Auto interest rates aren’t likely to climb until next year, when the Federal Reserve stops buying bonds, according to a report by Automotive News that cited a Cox Automotive economist.
The Fed had been purchasing $80 billion in Treasury bonds and $40 billion in home loans monthly. But last week, the central bank said it would purchase $10 billion fewer Treasury bonds and $5 billion fewer bundles of mortgages each month, starting in November. This practice will remain in place through at least December, when the Fed would be down to buying $60 billion in government debt and $30 billion in mortgages, but likely run longer, the Fed said.
Cox Automotive Chief Economist Jonathan Smoke said Thursday the Fed’s actions indicated “rates are going to continue to be very favorable to the auto market.” In fact, Smoke said he wasn’t yet prepared to say auto rates had reached a floor.
The federal funds rate will remain at 0-0.25 percent until employment improves and inflation consistently exceeds 2 percent, the Fed said.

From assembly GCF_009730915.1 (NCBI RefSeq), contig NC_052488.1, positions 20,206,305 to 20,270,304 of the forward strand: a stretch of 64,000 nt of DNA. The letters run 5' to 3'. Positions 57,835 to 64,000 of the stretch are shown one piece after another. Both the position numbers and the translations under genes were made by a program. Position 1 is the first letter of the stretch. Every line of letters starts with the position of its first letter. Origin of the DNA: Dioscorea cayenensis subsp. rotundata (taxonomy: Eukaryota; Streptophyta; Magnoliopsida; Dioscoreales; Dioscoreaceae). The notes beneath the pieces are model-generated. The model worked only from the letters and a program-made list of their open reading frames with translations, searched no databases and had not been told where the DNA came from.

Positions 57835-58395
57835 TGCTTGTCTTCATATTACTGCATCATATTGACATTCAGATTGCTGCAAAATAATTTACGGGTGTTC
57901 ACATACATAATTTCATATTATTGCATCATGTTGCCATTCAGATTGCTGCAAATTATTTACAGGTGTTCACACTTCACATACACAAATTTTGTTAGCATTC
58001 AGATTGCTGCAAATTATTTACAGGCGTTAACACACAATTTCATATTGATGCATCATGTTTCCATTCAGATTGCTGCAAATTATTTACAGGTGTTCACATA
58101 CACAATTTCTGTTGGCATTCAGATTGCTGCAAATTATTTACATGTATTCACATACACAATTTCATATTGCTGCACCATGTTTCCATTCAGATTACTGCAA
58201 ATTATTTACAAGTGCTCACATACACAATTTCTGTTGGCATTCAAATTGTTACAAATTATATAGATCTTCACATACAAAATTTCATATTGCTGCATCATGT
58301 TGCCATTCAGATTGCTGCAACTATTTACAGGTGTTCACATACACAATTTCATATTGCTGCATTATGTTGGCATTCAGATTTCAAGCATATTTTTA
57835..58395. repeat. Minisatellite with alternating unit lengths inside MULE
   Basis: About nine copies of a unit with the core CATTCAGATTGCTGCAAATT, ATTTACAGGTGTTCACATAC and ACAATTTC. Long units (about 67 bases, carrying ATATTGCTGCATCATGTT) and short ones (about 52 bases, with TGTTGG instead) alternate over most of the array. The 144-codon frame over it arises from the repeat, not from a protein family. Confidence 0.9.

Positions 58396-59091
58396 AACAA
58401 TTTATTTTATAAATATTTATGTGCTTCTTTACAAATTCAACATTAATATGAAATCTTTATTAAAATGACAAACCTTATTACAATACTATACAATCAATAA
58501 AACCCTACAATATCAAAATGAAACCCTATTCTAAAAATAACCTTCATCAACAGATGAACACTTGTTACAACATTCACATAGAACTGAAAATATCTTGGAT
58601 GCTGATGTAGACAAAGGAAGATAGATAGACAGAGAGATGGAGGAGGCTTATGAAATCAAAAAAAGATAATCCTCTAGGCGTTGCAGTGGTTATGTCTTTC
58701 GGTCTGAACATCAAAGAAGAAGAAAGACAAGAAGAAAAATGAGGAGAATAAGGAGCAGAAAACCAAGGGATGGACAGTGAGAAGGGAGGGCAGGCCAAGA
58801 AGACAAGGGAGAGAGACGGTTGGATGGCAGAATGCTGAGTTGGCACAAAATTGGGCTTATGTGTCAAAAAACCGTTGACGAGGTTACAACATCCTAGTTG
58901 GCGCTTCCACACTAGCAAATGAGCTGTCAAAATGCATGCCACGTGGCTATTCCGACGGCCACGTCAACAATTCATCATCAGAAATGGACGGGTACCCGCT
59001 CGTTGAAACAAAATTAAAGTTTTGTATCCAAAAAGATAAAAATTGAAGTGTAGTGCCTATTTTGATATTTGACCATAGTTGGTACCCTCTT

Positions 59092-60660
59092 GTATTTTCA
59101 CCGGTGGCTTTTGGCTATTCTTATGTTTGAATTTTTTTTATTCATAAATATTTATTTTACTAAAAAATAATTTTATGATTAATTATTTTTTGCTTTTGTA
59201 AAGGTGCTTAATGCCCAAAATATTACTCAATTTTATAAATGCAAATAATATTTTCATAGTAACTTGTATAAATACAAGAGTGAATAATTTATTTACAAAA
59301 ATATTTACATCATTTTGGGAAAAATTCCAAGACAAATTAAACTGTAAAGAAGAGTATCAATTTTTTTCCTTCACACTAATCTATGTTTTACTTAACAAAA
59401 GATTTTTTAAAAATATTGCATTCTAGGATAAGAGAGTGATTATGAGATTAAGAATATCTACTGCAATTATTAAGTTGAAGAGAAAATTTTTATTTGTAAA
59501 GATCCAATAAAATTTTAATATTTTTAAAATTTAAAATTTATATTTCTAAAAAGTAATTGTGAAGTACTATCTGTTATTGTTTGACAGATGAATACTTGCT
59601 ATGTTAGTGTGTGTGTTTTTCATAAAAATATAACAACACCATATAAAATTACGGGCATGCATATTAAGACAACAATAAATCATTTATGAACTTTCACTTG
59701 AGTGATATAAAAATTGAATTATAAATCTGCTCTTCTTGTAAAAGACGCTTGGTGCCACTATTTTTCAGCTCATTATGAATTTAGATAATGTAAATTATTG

The Fed cut the federal funds rate to that level and started buying additional Treasury and mortgage bonds in March 2020 as a response to the COVID-19 pandemic.
Both the federal funds rate and the Fed’s bond purchasing have a ripple effect upon auto loan interest rates, according to Warren Kornfeld, senior vice president in Moody’s Financial Institutions Group.
The easier it is to borrow money or sell off loans on one’s own books, the more room lenders have to finance additional vehicles at lower interest rates.